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Created byTrix Worrell
StarringNorman Beaton
Carmen Munroe
Ram John Holder
Gyearbuor Asante
Country of originUnited Kingdom
Original languageEnglish
No. of series6
No. of episodes71 (list of episodes)
Executive producersAl Mitchell
Humphrey Barclay
ProducersHumphrey Barclay
Charlie Hanson
Camera setupMulti-camera
Running time25 minutes
50 minutes (1 episode)
Production companyHumphrey Barclay Productions
Original release
NetworkChannel 4
Release5 January 1989 (1989-01-05) –
19 December 1994 (1994-12-19)

Desmond's is a British television situation comedy broadcast by Channel 4 from 5 January 1989 to 19 December 1994.[1] Conceived and co-written by Trix Worrell, and produced by Charlie Hanson and Humphrey Barclay,[2] Desmond's stars Norman Beaton as barber Desmond Ambrose, whose shop is a gathering place for an assortment of local characters. The show is set in Peckham, London, and features a predominantly black British Guyanese cast. With 71 episodes, Desmond's became Channel 4's longest running sitcom in terms of episodes.[3]


While the show was not the first black (or predominantly black) British television situation comedy (The Fosters, produced by London Weekend Television, aired 1976–77),[4] Desmond's was the first to be set mainly in the workplace,[2] providing an insight into black family life different from what had been seen before on British television.[5]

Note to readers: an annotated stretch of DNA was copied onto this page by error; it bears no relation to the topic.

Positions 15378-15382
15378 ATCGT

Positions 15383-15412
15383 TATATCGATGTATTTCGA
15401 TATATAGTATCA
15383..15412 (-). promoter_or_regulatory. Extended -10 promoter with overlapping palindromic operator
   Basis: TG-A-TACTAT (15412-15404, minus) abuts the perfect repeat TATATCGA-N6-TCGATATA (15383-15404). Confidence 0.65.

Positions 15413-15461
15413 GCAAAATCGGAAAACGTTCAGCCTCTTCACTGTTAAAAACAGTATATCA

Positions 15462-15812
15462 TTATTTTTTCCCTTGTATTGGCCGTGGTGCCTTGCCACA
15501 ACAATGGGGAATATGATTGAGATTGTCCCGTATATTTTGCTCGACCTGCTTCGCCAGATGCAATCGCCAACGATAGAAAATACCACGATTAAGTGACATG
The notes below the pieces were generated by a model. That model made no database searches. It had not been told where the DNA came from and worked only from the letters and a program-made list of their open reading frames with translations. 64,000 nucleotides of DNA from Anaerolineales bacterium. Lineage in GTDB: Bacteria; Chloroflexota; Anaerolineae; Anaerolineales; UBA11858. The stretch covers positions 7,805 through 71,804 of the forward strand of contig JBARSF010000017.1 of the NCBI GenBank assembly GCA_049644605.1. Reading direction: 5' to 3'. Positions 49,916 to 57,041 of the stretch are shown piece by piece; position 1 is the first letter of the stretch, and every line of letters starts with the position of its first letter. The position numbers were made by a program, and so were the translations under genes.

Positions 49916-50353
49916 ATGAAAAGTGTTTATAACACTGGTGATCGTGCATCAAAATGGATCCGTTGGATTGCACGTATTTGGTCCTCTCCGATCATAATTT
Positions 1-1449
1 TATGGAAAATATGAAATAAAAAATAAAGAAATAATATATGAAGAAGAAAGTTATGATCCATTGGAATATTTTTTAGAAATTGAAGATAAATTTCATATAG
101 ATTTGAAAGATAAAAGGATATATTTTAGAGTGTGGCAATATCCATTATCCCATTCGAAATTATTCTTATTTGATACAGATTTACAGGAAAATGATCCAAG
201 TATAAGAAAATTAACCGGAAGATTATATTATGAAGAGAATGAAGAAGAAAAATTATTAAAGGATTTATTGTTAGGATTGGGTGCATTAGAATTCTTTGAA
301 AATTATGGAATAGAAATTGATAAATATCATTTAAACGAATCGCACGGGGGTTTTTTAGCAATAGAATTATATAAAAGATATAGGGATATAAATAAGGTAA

The characters had aspirations (Desmond to return to Guyana, Michael to run his own branch of the bank, Gloria to get a job in fashion, Sean to go to university) and were socially mobile.[2] The vast majority of the crew were also black.[6]


While Trix Worrell was at the National Film and Television School, he won a writers' competition organised by Channel 4, which led to producer Humphrey Barclay contacting him about writing a comedy. Although apprehensive about the idea of writing a comedy, Worrell agreed to a meeting with Barclay. While on the bus to the meeting, his bus stopped by the barber shop he went to during his childhood. Worrell got the idea to create a comedy set in a barber's shop that servers more as a community centre, which was the idea he pitched to Barclay.[7][8][9]


Much of the success of the show came from the dynamics and relationships both within the Ambrose family and with the other characters in the show who spent time in the shop.[5]

The Ambrose family[edit]

The Ambroses are the central family around which the show was built.

  • Desmond Ambrose (Norman Beaton) is the protagonist and owner of the barbershop, which is named after him. His poor barbering skills is a running joke through the series. Desmond dreams of building a house in Guyana and returning there to retire, although Shirley is reluctant to go with him. In his youth in Guyana, he played the trumpet in his band, The Georgetown Dreamers, and was known as "Jazzy D." In the spin-off Porkpie, it was revealed that Desmond had died (as Norman Beaton had died the previous year).